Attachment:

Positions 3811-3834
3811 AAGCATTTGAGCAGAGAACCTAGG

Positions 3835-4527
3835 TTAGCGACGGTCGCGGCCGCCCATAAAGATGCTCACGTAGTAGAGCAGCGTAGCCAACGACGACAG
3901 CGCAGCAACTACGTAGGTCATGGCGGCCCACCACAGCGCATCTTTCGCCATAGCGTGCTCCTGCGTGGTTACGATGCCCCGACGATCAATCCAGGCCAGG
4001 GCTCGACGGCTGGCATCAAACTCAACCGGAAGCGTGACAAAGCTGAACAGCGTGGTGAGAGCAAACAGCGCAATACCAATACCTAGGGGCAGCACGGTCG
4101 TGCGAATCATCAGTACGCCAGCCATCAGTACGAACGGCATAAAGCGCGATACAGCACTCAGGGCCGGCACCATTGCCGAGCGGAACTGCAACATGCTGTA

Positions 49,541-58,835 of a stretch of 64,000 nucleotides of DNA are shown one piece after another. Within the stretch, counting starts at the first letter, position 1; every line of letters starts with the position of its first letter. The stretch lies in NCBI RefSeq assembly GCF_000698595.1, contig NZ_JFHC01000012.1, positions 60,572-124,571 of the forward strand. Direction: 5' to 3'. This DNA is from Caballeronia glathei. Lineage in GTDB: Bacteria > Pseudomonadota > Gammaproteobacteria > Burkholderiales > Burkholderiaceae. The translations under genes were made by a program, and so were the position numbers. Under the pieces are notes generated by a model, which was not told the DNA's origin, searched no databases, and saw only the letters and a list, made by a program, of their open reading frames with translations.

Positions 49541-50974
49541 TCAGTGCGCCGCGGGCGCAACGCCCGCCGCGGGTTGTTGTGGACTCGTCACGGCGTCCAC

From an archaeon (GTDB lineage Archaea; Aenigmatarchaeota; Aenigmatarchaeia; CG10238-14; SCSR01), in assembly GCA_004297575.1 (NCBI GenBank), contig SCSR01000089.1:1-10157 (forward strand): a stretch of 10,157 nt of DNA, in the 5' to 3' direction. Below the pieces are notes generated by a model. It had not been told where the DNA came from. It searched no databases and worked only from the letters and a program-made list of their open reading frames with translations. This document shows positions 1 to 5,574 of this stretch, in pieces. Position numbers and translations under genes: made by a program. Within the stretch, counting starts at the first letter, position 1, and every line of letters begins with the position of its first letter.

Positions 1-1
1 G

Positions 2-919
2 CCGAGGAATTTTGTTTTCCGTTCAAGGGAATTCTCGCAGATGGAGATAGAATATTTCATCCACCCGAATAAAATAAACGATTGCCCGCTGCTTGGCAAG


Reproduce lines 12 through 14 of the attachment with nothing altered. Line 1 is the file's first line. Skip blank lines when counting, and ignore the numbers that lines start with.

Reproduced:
Positions 1-1
1 G

Positions 2-919